How many engineers does it take to change the future?
Some people, such as the Grattan Institute’s higher education analyst Andrew Norton, want you to believe that we already have more engineers than we need.
Norton disparages the view that Australia will need more graduates in engineering and the physical sciences if we are to broaden our economic base and invest in industries that create future jobs.
In his budget reply speech, Opposition Leader Bill Shorten announced a Labor Government will offer 100,000 HECS-free degree scholarships to students in the so-called STEM disciplines: science, technology, engineering and mathematics.
Norton responded by arguing there is an oversupply of engineering and science graduates in the job market.
It’s clear that supposed experts don’t spend enough time with the people who actually employ engineers and science graduates, because they have no doubt that Australia needs to build its stock of STEM skills.
The president of the Business Council of Australia, Catherine Livingstone, told the National Press Club last month that “an estimated 75 per cent of the fastest growing occupations, including those in the creative industries and humanities, will require STEM-related skills and knowledge”.
“By STEM skills I mean maths and science, yes, but also computer coding, computational thinking, problem solving and design thinking.
“As it stands in Australia, however, the gap between the digital literacy of our young people and that of our competitor nations is increasing.
“If we want increased productivity and participation, we need urgently to embark on a 10-year plan to close that gap.”
Livingstone is not an isolated voice. In March the Australian Industry Group warned that “our relative decline of STEM skills is holding back our national economy and causing real frustration for employers”.
And in September last year the chief scientist, Professor Ian Chubb, issued a report in which he deplored Australia’s lack of commitment to producing graduates in STEM disciplines.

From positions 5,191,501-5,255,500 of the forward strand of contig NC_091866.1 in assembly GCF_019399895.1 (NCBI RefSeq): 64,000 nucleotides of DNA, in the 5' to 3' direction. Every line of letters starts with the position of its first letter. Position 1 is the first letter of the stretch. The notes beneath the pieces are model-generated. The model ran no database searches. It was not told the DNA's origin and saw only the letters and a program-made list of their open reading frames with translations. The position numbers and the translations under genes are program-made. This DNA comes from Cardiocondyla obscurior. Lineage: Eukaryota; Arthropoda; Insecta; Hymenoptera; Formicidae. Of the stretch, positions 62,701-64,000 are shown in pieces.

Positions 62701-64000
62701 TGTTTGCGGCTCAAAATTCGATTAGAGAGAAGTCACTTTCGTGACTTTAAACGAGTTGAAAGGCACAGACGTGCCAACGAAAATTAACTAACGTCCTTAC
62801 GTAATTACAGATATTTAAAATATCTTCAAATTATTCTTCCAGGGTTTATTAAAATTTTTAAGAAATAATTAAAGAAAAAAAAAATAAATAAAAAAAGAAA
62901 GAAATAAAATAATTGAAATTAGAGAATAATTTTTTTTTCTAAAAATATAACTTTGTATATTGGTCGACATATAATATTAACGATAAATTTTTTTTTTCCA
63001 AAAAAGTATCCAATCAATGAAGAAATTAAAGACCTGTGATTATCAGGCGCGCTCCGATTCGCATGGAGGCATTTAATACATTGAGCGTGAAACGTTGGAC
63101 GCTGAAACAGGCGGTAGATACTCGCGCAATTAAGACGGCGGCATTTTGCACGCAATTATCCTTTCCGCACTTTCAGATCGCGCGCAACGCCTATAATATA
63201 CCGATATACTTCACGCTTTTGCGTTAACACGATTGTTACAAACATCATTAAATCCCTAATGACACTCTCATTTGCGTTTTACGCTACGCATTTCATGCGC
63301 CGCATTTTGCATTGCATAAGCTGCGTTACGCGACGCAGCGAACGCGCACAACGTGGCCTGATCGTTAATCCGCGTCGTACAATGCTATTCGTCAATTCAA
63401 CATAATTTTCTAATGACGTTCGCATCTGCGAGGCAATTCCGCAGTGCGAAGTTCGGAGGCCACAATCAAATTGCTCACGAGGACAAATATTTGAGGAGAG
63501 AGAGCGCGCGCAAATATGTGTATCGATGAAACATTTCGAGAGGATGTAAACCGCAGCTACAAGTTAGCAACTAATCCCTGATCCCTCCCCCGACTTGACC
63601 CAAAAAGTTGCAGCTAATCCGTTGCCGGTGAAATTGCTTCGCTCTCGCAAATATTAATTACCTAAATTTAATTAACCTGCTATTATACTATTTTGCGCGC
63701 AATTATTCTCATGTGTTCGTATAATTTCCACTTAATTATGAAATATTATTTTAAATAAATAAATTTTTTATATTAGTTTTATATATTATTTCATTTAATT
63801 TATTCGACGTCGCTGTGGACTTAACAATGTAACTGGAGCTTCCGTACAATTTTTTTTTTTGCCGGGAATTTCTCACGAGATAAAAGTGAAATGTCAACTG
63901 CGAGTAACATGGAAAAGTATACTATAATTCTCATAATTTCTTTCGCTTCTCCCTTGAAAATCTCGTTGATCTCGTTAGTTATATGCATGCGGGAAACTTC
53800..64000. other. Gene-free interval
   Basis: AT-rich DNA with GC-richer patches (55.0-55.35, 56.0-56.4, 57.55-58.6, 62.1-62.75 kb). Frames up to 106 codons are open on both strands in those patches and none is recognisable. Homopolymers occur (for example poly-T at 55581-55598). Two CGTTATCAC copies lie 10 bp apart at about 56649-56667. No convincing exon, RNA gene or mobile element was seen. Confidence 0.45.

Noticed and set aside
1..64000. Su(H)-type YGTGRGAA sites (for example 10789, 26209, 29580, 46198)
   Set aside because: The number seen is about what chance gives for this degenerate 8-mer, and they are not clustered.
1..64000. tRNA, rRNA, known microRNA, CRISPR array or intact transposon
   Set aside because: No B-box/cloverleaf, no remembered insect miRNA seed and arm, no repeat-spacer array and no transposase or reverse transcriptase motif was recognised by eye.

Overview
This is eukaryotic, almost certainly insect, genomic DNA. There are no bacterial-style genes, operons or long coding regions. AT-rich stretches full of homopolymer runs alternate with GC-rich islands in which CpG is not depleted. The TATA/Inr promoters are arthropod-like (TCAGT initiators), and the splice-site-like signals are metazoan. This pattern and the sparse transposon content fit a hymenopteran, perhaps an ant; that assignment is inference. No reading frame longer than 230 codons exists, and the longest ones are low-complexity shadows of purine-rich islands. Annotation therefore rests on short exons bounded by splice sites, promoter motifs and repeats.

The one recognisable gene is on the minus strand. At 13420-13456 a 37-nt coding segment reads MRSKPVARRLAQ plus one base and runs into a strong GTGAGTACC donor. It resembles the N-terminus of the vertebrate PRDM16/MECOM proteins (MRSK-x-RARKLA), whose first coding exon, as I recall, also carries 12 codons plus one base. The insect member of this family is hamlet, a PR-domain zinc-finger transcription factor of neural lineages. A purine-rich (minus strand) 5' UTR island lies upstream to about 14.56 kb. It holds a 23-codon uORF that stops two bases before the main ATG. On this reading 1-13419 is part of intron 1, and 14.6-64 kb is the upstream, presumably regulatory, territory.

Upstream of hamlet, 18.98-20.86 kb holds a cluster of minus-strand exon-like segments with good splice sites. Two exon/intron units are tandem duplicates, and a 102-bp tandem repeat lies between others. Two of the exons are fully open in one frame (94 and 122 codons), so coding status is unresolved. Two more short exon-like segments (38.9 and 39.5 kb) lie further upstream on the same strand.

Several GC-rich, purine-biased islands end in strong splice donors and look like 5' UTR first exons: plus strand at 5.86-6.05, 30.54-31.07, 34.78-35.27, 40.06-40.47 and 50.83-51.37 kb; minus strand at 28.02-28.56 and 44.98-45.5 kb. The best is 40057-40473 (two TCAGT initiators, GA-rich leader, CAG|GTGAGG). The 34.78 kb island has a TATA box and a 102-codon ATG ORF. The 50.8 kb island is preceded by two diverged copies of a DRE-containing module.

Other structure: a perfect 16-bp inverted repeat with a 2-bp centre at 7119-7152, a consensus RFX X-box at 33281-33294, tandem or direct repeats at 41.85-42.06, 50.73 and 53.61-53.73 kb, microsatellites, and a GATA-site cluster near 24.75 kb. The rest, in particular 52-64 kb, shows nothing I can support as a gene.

Professor Chubb pointed out that globally successful economies were characterised by strong basic research; deep connections to global science; a culture of risk and openness to new ideas; career paths that allow researchers to move from academia to industry and back; and, a STEM-literate population generating a reliable supply of STEM graduates.
By those measures, Australia is not doing well.
In last year’s Global Innovation Index, although Australia ranked 17th overall out of 143 countries, we were placed only 81st as a converter of raw innovation capability into new knowledge, better products, creative industries and growing wealth.
That low ranking is bound up with another: Australia is placed 73rd out the 143 for the proportion of engineering and science graduates in the total population.
If Australia’s innovation capabilities are to improve, it can’t be done without increasing our stock of STEM skills, as Livingstone has urged.
That means increasing the number of engineering and science graduates. But it also means encouraging young Australians from groups that have been under-represented in engineering and technological disciplines, yet who have the talent to succeed, to take them up as careers.
Only 15 per cent of Australia’s engineers, for example, are women. The 100,000 science and engineering scholarships are intended to provide an incentive to change that.
They are also intended to attract more bright and eager young people to teach maths and the physical sciences, communicating their enthusiasm to future generations of engineers and scientists.
When the chief scientist commissioned Deloitte Access Economics to survey employers about their need for STEM workers, more than half said they would need more STEM-qualified professionals, technicians and trades people in the next five to ten years.
Employers dealing with the real economy understand that the future needs of the nation and currently fashionable degree choices are not necessarily the same thing.
No one pretends that the present job market is rosy for graduates in any discipline. But this is not the time for Australia to reduce its commitment to the education and training of graduates in engineering and related technological disciplines.
As Chubb noted this week, Australia tends to focus too narrowly on the present employment profile for last year’s graduates, rather than grasping (as other countries do) that the employment profile of the future will be different.
Labor understands that we must prepare our education system for that difference in order to create the jobs of the future. It is a task that must begin in primary schools, which is why Bill Shorten talked in his budget reply about the need to teach coding to all students.
Prime Minister Tony Abbott, in contrast, has flippantly described this as a scheme to put 11-year-olds to work. That’s how little his government thinks about the jobs of the future.
They do not grasp that without sufficient engineering and technical talent and expertise, Australians will cease to innovate.
The existing industrial base will wither and there will be nothing to take its place. The industrial capacity we have will not be redirected to new forms of production and new markets.
If Australia doesn’t have a vision, our opportunities will shrink as the rest of the world powers ahead -- and the brighter future we all envisage for our children and grandchildren will be put at risk.
This opinion piece was first published in the Business Spectator on Friday, 29, May, 2015.